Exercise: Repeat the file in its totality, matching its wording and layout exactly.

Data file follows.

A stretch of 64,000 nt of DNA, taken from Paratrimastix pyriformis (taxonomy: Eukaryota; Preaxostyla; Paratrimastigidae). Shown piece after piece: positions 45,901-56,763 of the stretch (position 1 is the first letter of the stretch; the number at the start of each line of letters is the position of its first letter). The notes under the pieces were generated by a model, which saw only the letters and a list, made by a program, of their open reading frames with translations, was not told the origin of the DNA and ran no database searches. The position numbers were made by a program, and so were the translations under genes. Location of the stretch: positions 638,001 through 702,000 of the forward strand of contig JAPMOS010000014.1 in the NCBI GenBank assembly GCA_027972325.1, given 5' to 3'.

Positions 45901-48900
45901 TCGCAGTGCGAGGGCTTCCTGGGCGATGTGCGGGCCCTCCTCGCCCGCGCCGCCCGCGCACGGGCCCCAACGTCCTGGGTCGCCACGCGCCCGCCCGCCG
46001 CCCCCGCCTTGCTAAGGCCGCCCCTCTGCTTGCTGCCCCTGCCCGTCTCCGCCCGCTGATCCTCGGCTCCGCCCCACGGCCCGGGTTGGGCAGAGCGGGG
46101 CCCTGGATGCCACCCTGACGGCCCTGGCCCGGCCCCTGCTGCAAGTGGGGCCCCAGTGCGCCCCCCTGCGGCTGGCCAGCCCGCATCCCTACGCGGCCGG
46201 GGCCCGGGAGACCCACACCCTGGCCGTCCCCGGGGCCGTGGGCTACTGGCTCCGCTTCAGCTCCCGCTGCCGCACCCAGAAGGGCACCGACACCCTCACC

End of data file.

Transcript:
A stretch of 64,000 nt of DNA, taken from Paratrimastix pyriformis (taxonomy: Eukaryota; Preaxostyla; Paratrimastigidae). Shown piece after piece: positions 45,901-56,763 of the stretch (position 1 is the first letter of the stretch; the number at the start of each line of letters is the position of its first letter). The notes under the pieces were generated by a model, which saw only the letters and a list, made by a program, of their open reading frames with translations, was not told the origin of the DNA and ran no database searches. The position numbers were made by a program, and so were the translations under genes. Location of the stretch: positions 638,001 through 702,000 of the forward strand of contig JAPMOS010000014.1 in the NCBI GenBank assembly GCA_027972325.1, given 5' to 3'.

Positions 45901-48900
45901 TCGCAGTGCGAGGGCTTCCTGGGCGATGTGCGGGCCCTCCTCGCCCGCGCCGCCCGCGCACGGGCCCCAACGTCCTGGGTCGCCACGCGCCCGCCCGCCG
46001 CCCCCGCCTTGCTAAGGCCGCCCCTCTGCTTGCTGCCCCTGCCCGTCTCCGCCCGCTGATCCTCGGCTCCGCCCCACGGCCCGGGTTGGGCAGAGCGGGG
46101 CCCTGGATGCCACCCTGACGGCCCTGGCCCGGCCCCTGCTGCAAGTGGGGCCCCAGTGCGCCCCCCTGCGGCTGGCCAGCCCGCATCCCTACGCGGCCGG
46201 GGCCCGGGAGACCCACACCCTGGCCGTCCCCGGGGCCGTGGGCTACTGGCTCCGCTTCAGCTCCCGCTGCCGCACCCAGAAGGGCACCGACACCCTCACC